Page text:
Pasadena CA (JPL) Feb 17, 2005
The past four weeks have been heady ones in the planet-finding world: Three teams of astronomers announced the discovery of 12 previously unknown worlds, bringing the total count of planets outside our solar system to 145.
Just a decade ago, scientists knew of only the nine planets - those in our local solar system. In 1995, improved detection techniques produced the first solid evidence of a planet circling another star.
A proliferation of discoveries followed, and now dozens of ongoing search efforts around the globe add steadily to the roster of worlds.
Most of these planets differ markedly from the planets in our own solar system. They are more similar to Jupiter or Saturn than to Earth, and are considered unlikely to support life as we know it.
The news of the past four weeks has included:
All were discovered as part of the High Accuracy Radial velocity Planet Search (HARPS), an ongoing search program based at La Silla Observatory in Chile.
The U.S. team based its finding on observations obtained at the W.M. Keck Observatory in Hawaii, which is jointly operated by the University of California and Caltech. Observation time was granted by both NASA and the University of California.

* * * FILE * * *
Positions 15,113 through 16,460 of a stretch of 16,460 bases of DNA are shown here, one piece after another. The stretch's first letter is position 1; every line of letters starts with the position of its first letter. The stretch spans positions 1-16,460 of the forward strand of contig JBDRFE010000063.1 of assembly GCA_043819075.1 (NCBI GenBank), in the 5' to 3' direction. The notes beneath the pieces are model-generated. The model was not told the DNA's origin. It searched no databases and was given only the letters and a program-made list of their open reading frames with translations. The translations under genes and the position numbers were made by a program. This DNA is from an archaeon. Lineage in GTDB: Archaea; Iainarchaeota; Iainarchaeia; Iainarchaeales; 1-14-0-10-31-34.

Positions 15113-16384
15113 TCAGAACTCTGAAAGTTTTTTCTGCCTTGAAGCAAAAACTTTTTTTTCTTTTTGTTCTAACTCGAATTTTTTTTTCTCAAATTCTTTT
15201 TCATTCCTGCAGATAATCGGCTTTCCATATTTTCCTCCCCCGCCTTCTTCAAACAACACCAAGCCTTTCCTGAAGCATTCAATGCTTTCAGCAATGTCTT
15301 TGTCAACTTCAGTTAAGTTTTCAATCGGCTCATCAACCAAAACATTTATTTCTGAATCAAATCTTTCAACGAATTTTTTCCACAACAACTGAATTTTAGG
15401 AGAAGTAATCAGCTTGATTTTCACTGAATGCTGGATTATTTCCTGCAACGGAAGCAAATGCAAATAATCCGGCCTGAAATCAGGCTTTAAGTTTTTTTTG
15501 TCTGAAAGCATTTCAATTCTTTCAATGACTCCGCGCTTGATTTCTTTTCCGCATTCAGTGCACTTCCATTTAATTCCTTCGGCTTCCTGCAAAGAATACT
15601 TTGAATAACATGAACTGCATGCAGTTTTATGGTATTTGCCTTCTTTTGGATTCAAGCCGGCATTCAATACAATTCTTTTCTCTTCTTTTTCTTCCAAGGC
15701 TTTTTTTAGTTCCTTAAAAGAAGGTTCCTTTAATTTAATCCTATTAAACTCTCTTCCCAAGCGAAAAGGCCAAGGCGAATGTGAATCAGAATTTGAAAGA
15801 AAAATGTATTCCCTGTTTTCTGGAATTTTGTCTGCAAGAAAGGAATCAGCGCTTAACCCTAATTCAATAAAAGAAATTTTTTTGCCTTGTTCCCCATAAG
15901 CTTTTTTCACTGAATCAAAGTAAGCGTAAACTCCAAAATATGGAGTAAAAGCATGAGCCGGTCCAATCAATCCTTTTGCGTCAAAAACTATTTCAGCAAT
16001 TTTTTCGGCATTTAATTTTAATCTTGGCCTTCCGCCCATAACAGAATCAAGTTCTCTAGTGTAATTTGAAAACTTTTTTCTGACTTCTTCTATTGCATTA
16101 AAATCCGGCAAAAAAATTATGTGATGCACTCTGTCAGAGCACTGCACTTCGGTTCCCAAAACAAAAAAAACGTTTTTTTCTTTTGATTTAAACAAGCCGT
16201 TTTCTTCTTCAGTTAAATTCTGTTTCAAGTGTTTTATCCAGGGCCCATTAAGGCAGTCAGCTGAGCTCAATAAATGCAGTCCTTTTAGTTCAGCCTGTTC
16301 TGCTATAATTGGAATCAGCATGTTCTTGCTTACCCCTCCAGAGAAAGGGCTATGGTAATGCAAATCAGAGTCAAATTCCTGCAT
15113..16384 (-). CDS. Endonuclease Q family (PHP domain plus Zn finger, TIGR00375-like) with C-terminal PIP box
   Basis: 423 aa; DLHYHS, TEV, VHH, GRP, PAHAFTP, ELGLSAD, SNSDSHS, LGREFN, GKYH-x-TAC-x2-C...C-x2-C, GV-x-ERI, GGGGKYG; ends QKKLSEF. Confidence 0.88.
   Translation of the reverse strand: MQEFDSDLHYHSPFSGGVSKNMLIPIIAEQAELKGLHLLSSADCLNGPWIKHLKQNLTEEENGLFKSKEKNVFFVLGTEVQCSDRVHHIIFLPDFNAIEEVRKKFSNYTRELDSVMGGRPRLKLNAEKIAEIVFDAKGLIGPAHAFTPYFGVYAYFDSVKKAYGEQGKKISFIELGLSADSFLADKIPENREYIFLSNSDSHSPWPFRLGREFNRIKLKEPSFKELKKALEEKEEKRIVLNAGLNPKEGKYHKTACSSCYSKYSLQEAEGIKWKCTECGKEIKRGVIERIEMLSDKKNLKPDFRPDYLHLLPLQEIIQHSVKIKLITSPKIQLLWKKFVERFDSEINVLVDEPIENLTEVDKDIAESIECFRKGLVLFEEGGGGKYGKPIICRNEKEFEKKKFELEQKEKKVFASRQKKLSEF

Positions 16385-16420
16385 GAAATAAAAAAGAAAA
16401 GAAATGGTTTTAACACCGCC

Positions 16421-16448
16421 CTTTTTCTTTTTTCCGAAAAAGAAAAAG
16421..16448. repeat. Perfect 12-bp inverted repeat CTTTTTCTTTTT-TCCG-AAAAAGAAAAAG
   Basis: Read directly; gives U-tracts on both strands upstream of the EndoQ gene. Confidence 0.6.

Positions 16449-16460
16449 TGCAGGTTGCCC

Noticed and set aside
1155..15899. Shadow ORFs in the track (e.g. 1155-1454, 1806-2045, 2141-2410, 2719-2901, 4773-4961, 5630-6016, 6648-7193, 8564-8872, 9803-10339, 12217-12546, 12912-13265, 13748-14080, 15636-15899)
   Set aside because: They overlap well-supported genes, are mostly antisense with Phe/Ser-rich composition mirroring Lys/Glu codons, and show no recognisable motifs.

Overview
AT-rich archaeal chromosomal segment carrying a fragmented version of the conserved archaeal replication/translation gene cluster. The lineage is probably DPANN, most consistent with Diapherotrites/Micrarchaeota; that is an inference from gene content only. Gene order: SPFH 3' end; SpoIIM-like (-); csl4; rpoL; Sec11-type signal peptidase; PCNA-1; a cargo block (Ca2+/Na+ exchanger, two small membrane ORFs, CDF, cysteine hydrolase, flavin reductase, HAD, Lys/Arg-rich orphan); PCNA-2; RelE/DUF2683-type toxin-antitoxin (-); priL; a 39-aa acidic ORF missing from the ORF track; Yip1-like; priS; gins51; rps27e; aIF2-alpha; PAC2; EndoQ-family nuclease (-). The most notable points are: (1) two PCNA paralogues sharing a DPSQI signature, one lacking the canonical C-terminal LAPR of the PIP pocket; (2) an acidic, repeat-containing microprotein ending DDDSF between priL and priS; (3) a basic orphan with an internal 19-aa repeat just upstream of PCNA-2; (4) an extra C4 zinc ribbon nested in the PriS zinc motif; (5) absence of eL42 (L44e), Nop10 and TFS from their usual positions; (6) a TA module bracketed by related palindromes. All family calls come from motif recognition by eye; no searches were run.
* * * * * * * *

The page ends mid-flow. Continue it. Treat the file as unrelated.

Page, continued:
A pulsar is a dense and compact star that forms from the collapsing core left over from the death of a massive star. The new pulsar planet is the fourth to be discovered; all orbit the same pulsar, named PSR B1257+12.
Because the planets around the pulsar are continually strafed by high-energy radiation, they are considered extremely inhospitable to life. (Note: The currentl planet count posted on this website includes only planets around normal stars.)
Two methods of detection
The pulsar planet was discovered by observing the neutron star's pulse arrival times, called pulsar timing. Variations in these pulses give astronomers an extremely precise method for detecting the phenomena that occur within a pulsar's environment.
The gas-giant planets were detected using the radial velocity method, which infers the presence of an unseen companion because of the back-and-forth movement induced in the host star. This movement is detectable as a periodic red shift and blue shift in the star's spectral lines. (For more about this method, see the article Finding Planets.)
The names of the new planets around main sequence stars are:
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In The Stars: Odd Stars, Odder Planets
Washington (UPI) Feb 10, 2005
Sir Arthur Eddington, the late English astronomer, once commented that "not only is the universe stranger than we imagine, it is stranger than we can imagine."
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